Scroll for more

blended families estate planning wills lawyer queensland solicitor brisbane

Blended families – Questions you should be asking

We regularly deal with clients whose life stories include divorce, separation and children from previous relationships.

Estate planning for blended families can often pose significant estate planning risks and challenges. However, with the right advice, these risks can be avoided.

The following are some common questions blended families should be asking to combat these challenges:

1. Is my estate exposed to risks of a claim?  

Nowadays, having an estate plan is more than just preparing a Will. Rather, the process of estate planning means the consideration of various factors including your family tree, step children, previous spouses, current assets and liabilities, etc.

All these factors need to be balanced against one another to design your estate plan.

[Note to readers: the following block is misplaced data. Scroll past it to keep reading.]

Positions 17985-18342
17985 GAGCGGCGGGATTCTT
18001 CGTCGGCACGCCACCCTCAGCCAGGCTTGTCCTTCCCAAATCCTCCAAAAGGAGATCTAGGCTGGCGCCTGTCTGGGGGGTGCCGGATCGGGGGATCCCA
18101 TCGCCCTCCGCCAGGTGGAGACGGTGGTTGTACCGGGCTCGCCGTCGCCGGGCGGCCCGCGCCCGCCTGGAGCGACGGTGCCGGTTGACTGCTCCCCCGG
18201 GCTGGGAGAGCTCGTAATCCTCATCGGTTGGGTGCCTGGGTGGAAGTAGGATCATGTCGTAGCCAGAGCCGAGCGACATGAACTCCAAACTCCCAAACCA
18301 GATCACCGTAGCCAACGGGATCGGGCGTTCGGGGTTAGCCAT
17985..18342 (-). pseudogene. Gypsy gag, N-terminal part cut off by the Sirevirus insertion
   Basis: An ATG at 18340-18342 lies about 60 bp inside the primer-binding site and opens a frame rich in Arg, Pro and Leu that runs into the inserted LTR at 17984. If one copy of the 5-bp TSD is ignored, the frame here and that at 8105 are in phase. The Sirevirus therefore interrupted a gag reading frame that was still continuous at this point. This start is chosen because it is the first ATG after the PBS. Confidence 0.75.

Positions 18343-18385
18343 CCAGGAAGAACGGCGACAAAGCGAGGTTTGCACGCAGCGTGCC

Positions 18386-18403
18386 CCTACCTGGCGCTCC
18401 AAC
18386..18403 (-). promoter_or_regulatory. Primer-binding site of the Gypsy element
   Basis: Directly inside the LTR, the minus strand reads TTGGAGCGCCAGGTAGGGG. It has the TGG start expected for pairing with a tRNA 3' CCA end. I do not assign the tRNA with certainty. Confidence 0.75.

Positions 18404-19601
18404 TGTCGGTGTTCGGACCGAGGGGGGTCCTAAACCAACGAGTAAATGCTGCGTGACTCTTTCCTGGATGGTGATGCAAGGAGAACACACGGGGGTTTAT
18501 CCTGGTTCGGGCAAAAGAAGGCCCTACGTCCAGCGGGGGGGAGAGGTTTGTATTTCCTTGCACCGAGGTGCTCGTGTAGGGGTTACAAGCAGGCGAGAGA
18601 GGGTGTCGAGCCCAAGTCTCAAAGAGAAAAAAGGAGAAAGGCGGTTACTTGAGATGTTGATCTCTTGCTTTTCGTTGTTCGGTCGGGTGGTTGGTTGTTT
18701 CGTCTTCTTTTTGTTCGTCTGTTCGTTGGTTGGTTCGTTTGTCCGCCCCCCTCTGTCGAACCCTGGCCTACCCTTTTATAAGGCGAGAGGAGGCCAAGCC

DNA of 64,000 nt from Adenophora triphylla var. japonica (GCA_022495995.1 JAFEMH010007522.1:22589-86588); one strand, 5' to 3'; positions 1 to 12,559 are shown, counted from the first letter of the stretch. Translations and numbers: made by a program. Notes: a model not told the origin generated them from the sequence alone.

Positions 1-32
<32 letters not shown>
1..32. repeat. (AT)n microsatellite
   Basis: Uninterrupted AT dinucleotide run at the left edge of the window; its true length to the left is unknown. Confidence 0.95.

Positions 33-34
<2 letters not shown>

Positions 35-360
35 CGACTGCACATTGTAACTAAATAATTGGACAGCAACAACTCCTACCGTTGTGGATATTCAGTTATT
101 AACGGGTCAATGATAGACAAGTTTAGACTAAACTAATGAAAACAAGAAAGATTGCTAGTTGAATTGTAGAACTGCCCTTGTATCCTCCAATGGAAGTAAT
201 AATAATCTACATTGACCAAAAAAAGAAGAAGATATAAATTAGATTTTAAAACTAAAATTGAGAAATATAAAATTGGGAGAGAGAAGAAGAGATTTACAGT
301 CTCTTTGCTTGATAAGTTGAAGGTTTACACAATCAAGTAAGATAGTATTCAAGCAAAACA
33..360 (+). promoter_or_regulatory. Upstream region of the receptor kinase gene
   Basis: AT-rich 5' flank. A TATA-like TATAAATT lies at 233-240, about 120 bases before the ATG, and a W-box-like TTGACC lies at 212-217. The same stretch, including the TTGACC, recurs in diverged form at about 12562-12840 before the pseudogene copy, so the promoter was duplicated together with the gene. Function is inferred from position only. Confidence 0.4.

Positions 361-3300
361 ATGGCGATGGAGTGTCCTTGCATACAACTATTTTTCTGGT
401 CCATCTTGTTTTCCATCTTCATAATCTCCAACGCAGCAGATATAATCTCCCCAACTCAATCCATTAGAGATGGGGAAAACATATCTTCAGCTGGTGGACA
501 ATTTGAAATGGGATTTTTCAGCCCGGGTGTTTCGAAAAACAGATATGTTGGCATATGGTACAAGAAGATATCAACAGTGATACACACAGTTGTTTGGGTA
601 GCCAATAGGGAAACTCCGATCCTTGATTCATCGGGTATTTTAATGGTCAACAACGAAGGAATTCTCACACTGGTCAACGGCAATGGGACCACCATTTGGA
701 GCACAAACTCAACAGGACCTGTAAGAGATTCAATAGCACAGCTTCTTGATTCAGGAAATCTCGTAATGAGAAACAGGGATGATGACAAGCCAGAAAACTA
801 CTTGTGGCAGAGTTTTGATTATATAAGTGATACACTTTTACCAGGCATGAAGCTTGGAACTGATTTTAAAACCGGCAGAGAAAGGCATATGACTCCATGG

If one of these factors are not properly considered, it may give rise to a risk of a claim against your estate. 

For example, if a husband has step-children from a previous deceased spouse, those children are eligible claimants on the husband’s estate if they are not adequately provided for.

2. Are all my assets controlled by my Will? Should I re-structure?

Having a proper understanding of what assets will be controlled by your Will and what assets will not, is crucial. 

It is only once you have a clear understanding of this that you will be able to design a comprehensive estate plan and discuss strategies for limiting the assets that may be implicated if a claim is made against your Will.

Common examples of significant assets which fall outside of a person’s estate include:

  • Joint property

These assets automatically pass to the surviving joint owner upon the death of a joint owner and not as per the terms of the Will.

If you intend to pass your share of a property to your children and not your spouse, steps could be taken to change the joint ownership to a tenancy in common.

  • Assets held in a discretionary or family trust 

These are dealt with in accordance with the terms of the trust deed.

  • Superannuation and life insurance proceeds 

These assets often fall outside of a person’s estate and are paid to a nominated beneficiary (or beneficiaries) directly. If there is no Binding Death Benefit Nomination in place, the trustee of the super fund may exercise its discretion as to who the death benefit is paid to.